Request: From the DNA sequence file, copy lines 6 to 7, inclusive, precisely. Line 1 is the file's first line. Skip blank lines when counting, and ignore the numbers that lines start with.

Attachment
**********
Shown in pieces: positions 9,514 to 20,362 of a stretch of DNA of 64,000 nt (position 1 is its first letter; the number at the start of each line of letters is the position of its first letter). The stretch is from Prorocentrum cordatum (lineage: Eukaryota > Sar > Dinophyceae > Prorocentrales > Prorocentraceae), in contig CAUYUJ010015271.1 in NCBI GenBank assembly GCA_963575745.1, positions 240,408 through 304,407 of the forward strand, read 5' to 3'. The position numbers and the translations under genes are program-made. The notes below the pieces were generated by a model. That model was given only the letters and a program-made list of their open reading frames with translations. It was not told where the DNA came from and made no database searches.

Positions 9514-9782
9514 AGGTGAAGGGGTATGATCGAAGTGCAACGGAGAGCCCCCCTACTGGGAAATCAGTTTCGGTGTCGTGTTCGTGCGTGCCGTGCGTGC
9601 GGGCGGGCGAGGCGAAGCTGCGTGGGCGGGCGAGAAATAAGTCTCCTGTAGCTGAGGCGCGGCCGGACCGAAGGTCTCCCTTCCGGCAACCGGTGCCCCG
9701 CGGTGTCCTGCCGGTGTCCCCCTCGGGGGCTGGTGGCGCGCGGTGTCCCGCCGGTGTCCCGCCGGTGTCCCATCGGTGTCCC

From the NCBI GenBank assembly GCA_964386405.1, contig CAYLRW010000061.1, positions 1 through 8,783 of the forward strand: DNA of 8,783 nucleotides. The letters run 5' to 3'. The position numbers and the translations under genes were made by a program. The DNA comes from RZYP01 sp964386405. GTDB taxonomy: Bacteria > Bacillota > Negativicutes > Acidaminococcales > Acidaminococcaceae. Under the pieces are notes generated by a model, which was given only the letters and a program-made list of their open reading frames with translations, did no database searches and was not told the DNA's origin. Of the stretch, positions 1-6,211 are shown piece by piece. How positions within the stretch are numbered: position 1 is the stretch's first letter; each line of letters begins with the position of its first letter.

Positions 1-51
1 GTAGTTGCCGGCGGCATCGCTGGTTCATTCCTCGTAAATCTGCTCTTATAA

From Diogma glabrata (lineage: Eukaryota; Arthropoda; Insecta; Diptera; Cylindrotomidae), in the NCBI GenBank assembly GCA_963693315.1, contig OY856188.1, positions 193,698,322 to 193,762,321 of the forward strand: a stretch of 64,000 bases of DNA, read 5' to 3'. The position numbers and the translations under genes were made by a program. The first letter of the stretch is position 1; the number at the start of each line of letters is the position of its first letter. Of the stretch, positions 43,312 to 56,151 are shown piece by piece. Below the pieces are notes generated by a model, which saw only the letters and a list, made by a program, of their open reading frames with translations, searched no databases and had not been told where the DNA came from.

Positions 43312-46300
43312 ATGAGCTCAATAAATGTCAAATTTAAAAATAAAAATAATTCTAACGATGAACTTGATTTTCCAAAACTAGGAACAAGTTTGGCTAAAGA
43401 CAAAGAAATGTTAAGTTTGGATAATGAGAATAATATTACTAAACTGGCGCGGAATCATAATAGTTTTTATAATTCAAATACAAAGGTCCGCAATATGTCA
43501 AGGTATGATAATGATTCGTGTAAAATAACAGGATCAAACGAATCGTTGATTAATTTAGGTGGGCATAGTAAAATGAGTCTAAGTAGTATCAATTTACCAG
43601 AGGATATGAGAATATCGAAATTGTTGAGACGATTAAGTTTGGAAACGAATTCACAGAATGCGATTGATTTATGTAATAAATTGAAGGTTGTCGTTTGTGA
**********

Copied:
From the NCBI GenBank assembly GCA_964386405.1, contig CAYLRW010000061.1, positions 1 through 8,783 of the forward strand: DNA of 8,783 nucleotides. The letters run 5' to 3'. The position numbers and the translations under genes were made by a program. The DNA comes from RZYP01 sp964386405. GTDB taxonomy: Bacteria > Bacillota > Negativicutes > Acidaminococcales > Acidaminococcaceae. Under the pieces are notes generated by a model, which was given only the letters and a program-made list of their open reading frames with translations, did no database searches and was not told the DNA's origin. Of the stretch, positions 1-6,211 are shown piece by piece. How positions within the stretch are numbered: position 1 is the stretch's first letter; each line of letters begins with the position of its first letter.

Positions 1-51